The biggest questions I had after seeing the film the first time involved Kylo Ren and Rey, of course. It somehow wasn’t clear to me on a first viewing if Ren knew anything about Snoke forming the Force bond between him and Rey; he didn’t. I also wondered if Snoke was telling the truth about that. In the book, before and during his monologue that ends with his death, we get a glimpse of Snoke’s thoughts, and he did indeed bridge their minds (at least HE believes he did). There’s also more about the fight from Rey’s perspective especially; at the beginning she struggles a bit but essentially lets the Force guide her. It’s pretty cool. She also senses Ben/Kylo as he fights and compares him to an animal finally freed from his cage.

Most revealing is why Rey leaves Ren alive once it’s clear he’s not going to turn and they struggle over Luke’s light saber, which splits and knocks them unconscious. He wakes up, but Rey is already gone in the movie. In the book, there’s a little scene where Rey awakens and contemplates what to do. She feels that the Force isn’t done with Ren, and it’s not her place to kill him.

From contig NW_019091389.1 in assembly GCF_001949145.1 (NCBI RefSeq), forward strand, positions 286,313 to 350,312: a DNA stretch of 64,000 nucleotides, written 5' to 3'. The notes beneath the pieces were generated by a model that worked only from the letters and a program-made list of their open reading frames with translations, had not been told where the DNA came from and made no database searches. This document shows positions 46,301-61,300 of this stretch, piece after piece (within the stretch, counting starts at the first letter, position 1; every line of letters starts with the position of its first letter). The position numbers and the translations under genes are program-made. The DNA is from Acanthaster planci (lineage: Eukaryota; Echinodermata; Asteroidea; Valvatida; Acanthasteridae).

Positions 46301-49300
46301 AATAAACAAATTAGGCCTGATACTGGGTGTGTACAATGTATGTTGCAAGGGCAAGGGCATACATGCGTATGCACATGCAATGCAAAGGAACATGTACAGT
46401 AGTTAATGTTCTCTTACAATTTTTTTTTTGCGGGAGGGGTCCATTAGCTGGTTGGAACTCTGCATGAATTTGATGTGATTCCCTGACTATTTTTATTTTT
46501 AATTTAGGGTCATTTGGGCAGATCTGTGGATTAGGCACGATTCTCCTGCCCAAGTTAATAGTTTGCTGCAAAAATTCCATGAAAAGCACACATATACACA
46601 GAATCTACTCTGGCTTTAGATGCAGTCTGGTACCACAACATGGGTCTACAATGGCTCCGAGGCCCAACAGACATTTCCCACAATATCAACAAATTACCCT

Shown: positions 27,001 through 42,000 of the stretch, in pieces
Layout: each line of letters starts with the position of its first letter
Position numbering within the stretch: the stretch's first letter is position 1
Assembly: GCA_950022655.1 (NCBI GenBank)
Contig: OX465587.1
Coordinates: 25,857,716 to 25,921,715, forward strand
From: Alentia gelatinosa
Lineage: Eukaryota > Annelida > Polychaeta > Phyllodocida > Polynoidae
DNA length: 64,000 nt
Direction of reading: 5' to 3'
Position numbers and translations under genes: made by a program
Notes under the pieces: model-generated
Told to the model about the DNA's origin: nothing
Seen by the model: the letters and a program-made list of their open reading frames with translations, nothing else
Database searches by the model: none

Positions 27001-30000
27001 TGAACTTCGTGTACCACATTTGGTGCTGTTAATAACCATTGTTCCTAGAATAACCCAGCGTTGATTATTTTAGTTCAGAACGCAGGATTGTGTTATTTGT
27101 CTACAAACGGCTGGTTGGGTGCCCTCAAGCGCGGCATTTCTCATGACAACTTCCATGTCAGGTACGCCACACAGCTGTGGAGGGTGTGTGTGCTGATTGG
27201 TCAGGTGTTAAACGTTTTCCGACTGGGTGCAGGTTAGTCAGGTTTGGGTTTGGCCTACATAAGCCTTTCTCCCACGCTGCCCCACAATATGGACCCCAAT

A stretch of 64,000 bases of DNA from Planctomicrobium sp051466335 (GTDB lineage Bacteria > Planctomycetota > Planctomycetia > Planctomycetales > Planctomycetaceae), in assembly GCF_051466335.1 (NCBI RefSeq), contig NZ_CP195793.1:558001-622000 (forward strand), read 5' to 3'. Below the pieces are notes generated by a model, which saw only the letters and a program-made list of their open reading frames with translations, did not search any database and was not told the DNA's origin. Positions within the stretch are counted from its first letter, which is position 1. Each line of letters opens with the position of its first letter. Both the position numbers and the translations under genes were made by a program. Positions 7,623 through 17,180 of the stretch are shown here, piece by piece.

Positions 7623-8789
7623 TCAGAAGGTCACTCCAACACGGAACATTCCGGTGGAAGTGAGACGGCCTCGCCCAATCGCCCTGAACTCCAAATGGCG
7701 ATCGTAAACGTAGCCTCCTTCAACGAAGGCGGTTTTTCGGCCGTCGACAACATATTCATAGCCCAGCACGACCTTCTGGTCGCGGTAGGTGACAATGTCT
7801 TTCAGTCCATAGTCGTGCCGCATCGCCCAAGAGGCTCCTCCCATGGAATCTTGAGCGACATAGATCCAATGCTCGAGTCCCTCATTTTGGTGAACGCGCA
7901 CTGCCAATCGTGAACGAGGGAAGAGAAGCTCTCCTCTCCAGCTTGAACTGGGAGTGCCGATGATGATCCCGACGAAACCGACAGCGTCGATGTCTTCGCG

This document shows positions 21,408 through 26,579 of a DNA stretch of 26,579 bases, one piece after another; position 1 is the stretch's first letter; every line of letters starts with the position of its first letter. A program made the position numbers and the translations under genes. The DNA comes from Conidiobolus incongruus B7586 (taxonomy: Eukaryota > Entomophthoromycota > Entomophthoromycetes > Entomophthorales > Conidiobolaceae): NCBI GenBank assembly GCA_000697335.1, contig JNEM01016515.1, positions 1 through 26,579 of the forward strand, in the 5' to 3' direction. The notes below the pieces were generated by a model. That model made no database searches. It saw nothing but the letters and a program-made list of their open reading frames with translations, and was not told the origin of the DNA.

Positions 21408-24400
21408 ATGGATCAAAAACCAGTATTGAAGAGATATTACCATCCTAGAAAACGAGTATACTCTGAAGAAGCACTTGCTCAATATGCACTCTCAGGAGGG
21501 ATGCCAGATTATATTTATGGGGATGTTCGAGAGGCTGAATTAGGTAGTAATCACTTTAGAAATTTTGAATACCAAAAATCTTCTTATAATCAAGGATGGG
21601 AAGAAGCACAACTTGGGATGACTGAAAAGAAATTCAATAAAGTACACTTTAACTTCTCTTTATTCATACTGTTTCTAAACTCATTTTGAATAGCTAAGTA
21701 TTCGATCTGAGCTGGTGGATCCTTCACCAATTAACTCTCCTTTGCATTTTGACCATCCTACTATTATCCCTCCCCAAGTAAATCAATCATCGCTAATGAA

There’s also more about Rose and her sister, which helped me appreciate her more as a character. There’s a bit more romantic tension between her and Finn, from her perspective at least, as she’s annoyed each time he thinks only of Rey, not the larger cause.

And we get more about and from Leia, including her Force training and that moment where she and Ben sense each other as his ship is set to fire on hers. The thing that prevents him from killing her is that what he senses from her is worry–for him, not herself. My heart hurts; excuse me while I go cry over Carrie Fisher again.

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Star Wars: The Last Jedi, by Jason Fry